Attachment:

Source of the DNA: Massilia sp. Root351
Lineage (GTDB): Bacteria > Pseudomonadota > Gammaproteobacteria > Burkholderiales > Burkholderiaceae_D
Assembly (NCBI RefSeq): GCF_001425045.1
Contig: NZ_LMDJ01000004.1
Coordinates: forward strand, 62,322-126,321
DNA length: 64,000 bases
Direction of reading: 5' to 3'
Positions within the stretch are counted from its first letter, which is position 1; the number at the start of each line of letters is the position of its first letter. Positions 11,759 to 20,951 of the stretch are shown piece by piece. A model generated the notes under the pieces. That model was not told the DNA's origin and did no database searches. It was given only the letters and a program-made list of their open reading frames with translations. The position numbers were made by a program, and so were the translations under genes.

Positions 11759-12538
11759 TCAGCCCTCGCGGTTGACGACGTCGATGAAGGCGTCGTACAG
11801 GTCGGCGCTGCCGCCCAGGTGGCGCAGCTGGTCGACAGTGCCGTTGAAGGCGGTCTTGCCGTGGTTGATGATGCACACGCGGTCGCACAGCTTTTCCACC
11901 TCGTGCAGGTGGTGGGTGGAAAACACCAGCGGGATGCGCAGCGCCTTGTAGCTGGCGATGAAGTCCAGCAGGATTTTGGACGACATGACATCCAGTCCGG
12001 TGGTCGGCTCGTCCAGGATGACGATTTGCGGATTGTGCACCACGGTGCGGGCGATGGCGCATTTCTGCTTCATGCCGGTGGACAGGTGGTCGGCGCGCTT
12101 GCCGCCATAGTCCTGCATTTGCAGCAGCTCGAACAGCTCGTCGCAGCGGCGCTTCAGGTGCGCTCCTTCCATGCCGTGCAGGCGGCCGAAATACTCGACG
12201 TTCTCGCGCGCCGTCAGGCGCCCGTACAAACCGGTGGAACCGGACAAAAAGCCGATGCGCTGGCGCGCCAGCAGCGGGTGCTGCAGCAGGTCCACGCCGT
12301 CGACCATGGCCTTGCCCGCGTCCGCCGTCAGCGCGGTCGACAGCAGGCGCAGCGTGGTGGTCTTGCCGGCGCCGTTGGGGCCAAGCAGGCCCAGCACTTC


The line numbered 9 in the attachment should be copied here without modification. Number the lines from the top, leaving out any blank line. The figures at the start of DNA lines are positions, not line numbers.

Positions 11759-12538